Kids love hearing the same story over and over. It’s something parents will playfully bemoan, but there are good reasons why kids love repetitive storytelling. First, it’s part of the way they begin to make sense of the world. Repetition also helps children with key literacy and language skills, such as the patterns and rhythms of sentences, word recognition, and comprehension and confidence.

Reading every day right from birth is encouraged. With 365 days in the year, you’ll go through a lot of books by the time your child reaches school. Buying books that are part of a series can provide variety for the storyteller, and the routine and predictability that kids thrive on.

Four books – In The Bush, The Road to Goonong, When I Was Little Like You and Walking In The Seasons in Kakadu

These best-selling Books to Treasure or The Australian Bush book packs ($16.99 each) are just one fan-favourite series you can mix and match to keep things interesting throughout the storytelling early years.

3. Add movement, sound and song

Not everyone has master storytellers in their family, but most of us can recall a teacher, librarian or other adult who knew how to make a story extra fun. Putting actions and sounds to the stories you tell is a sure-fire way to keep the attention of even the busiest toddler.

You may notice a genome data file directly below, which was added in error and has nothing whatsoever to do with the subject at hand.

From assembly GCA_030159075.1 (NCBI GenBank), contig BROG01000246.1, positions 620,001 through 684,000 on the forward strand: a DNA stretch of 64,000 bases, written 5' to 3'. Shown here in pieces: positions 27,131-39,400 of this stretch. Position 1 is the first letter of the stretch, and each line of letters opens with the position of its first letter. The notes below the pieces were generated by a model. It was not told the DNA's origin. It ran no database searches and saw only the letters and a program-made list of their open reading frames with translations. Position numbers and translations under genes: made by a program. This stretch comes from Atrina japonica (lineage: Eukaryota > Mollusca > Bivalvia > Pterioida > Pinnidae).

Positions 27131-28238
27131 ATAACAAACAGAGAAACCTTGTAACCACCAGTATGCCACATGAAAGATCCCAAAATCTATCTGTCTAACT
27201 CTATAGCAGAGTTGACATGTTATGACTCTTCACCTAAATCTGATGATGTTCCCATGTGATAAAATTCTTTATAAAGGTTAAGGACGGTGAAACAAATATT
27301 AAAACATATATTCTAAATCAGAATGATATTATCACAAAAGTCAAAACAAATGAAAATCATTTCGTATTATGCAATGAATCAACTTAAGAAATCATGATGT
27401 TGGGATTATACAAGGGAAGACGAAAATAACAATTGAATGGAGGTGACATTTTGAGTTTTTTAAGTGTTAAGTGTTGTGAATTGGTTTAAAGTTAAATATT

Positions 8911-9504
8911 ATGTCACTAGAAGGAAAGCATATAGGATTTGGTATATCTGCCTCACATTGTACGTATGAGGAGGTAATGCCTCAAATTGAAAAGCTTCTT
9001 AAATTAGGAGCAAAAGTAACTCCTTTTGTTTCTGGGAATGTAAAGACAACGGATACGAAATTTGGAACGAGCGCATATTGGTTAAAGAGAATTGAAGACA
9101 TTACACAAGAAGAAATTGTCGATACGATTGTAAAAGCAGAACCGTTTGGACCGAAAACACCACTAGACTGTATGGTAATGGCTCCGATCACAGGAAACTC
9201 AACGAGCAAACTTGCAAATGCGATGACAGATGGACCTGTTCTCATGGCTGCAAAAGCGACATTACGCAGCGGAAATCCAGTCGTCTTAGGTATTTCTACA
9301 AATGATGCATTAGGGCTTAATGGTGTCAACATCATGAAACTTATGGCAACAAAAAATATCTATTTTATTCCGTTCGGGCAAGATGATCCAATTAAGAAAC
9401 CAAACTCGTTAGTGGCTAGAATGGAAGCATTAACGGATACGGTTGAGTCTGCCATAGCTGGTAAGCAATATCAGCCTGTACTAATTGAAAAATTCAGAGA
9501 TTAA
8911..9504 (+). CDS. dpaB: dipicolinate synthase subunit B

Two books – My First Music Book Xylophone and My First Music Book Drum Set

Having a few good props always helps. If singing is your thing, no toddler can go past a rendition of The Wheels on the Bus or Old MacDonald. Some of the best-known nursery rhymes have already been given the sound effects treatment in My First Xylophone Book or My First Drum Kit Book ($16.99 each).

For more sing-a-long options, try these one of these single sound books ($9.99 each) to help you remember all the words and actions.

4. Be a little bit silly

As Dr. Seuss says, nonsense is good, it “wakes up the brain cells.” However, reading at the end of a long day when everyone needs a rest can be tough night after night. So, a little break from reality can be good.

The Kangaroo Beach ($14.99 each) or Ginnie and Pinney ($7.99 each) books are perfect for taking the kids on a little adventure in their imagination.

Try using accents and different voices for the characters to make things more interesting, particularly if you know you’re going to be reading the same book over and over! And, don’t worry how badly your acting skills are, kids are very forgiving when it comes to an adult who’s willing to be a little bit silly.

5. Mix it up with activity books

Activity books are a great way to teach essential fine motor and concentration skills, particularly if you need to get a few things done while the kids are having ‘quiet time’. Children can keep themselves busy with the Jnr Explorer Magnetic Activity Book or the Jnr Explorer’s Big Activity Pad ($9.99 each).

All these activities help kids learn to follow instructions through pictures and words. You can even make up your own stories about the characters your kids create along the way.

Looking for more classic children’s books?